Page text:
Investigators at the University of Toronto, Canada studied the effects of chronic dietary supplementation with omega-3 polyunsaturated fatty acids (PUFAs) derived from fish oil on seizure thresholds in the amygdala as well as on blood and brain PUFA levels in 60-day-old rats. The acute effects of omega-3 PUFAs-eicosapentaenoic acid (EPA) and docosahexaenoic acid (DHA) were also tested in laboratory rats with experimental pentylenetetrazol seizures. Fish oil supplementation significantly increased amygdaloid afterdischarge thresholds after 3, 5, and 7 months treatment. Fish oil supplementation also increased serum EPA and DHA concentrations. DHA significantly increased the latency to seizure onset in the pentylenetetrazol seizure model, whereas EPA had no significant effect. [1]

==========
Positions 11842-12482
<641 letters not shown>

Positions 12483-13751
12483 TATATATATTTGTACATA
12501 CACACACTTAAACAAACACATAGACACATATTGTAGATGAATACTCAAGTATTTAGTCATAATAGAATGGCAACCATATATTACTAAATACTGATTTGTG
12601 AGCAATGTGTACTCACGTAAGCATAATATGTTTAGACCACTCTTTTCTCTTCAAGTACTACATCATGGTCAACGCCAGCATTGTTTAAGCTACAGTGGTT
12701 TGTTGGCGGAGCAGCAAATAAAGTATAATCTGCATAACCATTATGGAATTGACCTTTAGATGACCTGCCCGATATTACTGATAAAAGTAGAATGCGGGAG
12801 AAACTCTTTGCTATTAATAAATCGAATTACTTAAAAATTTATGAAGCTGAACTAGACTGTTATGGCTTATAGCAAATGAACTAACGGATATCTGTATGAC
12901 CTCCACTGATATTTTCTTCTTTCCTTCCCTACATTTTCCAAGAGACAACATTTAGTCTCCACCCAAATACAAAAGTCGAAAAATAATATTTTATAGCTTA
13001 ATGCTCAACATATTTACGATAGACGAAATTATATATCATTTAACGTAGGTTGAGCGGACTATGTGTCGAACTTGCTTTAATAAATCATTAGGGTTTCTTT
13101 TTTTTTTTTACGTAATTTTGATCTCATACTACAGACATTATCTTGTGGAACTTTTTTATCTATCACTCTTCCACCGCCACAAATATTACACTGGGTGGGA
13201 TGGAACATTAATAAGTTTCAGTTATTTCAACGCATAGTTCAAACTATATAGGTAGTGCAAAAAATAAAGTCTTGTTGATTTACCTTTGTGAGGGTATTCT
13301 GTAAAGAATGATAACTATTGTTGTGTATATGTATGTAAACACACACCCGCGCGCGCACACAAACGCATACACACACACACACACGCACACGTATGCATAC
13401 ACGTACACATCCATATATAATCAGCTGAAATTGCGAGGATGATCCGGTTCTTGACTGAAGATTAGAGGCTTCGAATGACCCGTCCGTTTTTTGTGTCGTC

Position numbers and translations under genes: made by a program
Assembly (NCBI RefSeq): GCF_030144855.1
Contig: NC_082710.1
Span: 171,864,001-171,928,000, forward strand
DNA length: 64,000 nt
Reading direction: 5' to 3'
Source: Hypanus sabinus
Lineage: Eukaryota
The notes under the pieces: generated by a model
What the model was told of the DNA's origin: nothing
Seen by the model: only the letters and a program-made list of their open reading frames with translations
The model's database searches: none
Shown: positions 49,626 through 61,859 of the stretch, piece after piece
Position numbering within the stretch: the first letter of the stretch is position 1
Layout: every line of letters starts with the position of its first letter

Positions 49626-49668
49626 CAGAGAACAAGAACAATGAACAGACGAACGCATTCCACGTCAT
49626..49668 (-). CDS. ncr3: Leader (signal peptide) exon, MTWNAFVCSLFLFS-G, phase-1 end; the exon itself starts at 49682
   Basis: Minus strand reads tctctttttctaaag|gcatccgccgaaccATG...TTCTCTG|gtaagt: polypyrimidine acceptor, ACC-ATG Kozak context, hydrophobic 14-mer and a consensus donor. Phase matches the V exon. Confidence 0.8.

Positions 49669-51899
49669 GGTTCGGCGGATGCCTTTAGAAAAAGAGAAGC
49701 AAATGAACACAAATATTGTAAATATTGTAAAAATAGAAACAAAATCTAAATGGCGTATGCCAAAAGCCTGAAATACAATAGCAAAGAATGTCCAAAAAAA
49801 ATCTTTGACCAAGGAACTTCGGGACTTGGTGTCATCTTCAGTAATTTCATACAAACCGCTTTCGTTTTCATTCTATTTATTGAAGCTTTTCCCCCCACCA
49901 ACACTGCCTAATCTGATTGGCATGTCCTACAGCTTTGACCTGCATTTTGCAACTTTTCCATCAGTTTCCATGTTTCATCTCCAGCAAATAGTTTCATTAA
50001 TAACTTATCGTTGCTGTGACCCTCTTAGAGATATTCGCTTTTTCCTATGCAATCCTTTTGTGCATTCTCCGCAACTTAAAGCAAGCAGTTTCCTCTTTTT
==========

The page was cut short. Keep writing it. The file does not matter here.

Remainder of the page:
COMMENT. Omega-3 PUFAs raise the seizure threshold in animals, but several months dietary supplementation may be required to demonstrate an effect in humans.